When it comes to assessing commercial real estate value, professionals rely on three established methods: cost approach, market approach and income capitalization approach. Investors looking to capitalize on commercial real estate should be familiar with all three methods.
In order to prepare investors and owners, LCI Realty will outline the process, benefits, drawbacks and requirements behind each approach for appraising commercial real estate value.
1. The Cost Approach
Of all three approaches, the cost approach focuses most on the literal value of the structure you own and the land on which it sits. In the cost approach, the commercial real estate value is appraised by assuming that the price a buyer should pay for a piece of property should be equal to the cost of owning and improving it.
As such, as the market price under the cost approach is equal to the cost of the land plus the additional cost of construction, minus the expense of depreciation. When a commercial property is relatively new, this method offers the most accurate market value of all three approaches.
In order to properly use the cost approach, a property or business owner must have access to a comparable vacant land. The value of this land is pulled for the equation. By the same token, the owner must have access to a building that required similar materials and expenses to construct.
Without these comparable values, the cost approach is nothing more than guesswork.
Assuming you have the correct information available, there are two main types of appraisal options in the cost approach:
- Reproduction. This method assumes a replica of the property has been built and gives specific attention to the duplication of original materials.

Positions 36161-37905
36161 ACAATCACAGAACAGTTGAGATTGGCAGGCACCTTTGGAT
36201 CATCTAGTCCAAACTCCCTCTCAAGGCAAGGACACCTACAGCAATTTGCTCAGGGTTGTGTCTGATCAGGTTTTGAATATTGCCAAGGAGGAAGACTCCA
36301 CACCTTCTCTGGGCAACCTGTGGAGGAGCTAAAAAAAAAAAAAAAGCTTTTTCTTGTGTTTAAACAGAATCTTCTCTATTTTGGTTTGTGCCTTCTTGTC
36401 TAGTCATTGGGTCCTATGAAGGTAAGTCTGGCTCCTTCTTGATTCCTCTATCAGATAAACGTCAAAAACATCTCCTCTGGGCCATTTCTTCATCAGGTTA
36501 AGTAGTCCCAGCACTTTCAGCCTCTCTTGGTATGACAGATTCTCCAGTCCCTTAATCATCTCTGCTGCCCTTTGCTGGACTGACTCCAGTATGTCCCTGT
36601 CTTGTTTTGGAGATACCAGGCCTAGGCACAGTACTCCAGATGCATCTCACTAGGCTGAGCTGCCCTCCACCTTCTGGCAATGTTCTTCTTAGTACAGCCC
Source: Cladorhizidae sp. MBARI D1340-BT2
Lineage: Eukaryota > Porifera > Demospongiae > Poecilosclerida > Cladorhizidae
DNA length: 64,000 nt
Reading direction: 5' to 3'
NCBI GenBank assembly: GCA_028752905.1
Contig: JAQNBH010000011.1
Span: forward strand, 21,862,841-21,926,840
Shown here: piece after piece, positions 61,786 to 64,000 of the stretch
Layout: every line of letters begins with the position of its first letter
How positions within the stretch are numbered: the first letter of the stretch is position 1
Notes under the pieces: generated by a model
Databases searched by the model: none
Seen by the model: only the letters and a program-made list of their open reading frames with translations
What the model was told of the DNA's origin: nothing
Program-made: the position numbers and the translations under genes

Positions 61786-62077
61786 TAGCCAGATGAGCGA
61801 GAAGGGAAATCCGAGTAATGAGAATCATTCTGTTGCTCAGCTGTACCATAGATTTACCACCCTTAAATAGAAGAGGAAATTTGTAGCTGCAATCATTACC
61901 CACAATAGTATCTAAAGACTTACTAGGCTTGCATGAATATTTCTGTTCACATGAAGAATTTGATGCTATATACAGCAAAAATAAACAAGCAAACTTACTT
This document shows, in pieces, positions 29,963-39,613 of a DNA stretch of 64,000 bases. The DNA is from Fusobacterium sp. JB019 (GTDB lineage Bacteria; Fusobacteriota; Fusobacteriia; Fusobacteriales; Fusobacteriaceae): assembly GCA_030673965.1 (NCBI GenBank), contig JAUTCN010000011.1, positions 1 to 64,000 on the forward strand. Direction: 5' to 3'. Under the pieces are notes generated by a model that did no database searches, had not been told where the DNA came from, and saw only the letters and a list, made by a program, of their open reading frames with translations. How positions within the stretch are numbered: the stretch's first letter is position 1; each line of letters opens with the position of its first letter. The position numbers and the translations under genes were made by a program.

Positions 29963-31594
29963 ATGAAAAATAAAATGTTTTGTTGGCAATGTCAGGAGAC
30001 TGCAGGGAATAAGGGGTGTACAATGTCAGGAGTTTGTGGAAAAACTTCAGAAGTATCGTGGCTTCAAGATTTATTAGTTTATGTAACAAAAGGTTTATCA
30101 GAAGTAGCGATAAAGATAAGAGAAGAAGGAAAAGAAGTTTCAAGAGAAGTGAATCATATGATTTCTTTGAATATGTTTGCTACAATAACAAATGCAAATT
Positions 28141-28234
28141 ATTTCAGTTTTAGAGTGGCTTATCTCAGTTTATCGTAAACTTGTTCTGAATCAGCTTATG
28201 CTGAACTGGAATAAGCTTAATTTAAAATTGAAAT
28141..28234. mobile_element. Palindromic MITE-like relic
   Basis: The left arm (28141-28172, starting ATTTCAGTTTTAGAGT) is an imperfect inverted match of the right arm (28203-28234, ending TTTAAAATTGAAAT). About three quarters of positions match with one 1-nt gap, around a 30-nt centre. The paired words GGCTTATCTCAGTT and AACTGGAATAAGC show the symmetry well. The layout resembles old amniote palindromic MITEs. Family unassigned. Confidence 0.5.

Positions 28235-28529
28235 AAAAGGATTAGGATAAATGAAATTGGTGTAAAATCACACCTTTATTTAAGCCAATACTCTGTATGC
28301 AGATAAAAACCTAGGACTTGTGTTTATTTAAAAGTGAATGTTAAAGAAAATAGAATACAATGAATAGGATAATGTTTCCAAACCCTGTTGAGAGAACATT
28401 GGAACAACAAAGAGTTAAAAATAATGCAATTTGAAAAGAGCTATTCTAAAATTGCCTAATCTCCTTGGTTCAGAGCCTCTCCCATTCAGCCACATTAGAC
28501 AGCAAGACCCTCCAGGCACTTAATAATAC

- Replacement. This method assumes the new structure has the same function as a comparable building but has newer materials and an updated design.
2. The Market Approach
When you invest in a publicly traded company, you know the exact value of your investment at all times. Unfortunately, more than 99 percent of companies in the United States are privately held, making the total commercial real estate value for properties much harder to determine.
The market approach seeks to solve this problem using one of two methods – the Guideline Transaction Method and the Guideline Public Company Method. Both methods appraise a privately held company based on the pricing observed for comparable companies that were publicly traded.
Guideline Transaction Method. The property is valued based on pricing multiples pulled from the sale of comparable publicly traded companies.
First, you’ll need to find transactions that involve similar properties, basing your decision on whether the operations of the company closely mirror your own. In addition, the chosen transaction must have occurred under a comparable industry and economic conditions.
Then, you can apply the indicated pricing multiples, essentially comparing the sale of other property to the value of yours. For example, if property A was publicly-traded and existed in a similar industry and economic bubble as your company, and that property sold for $300,000, it’s fair to assume your commercial property value is roughly the same.
To use this method properly, experts often subscribe to databases that make it possible to search for comparable transactions. On your own, this approach can be difficult to master. We recommend working closely with an experienced professional for detailed and accurate results.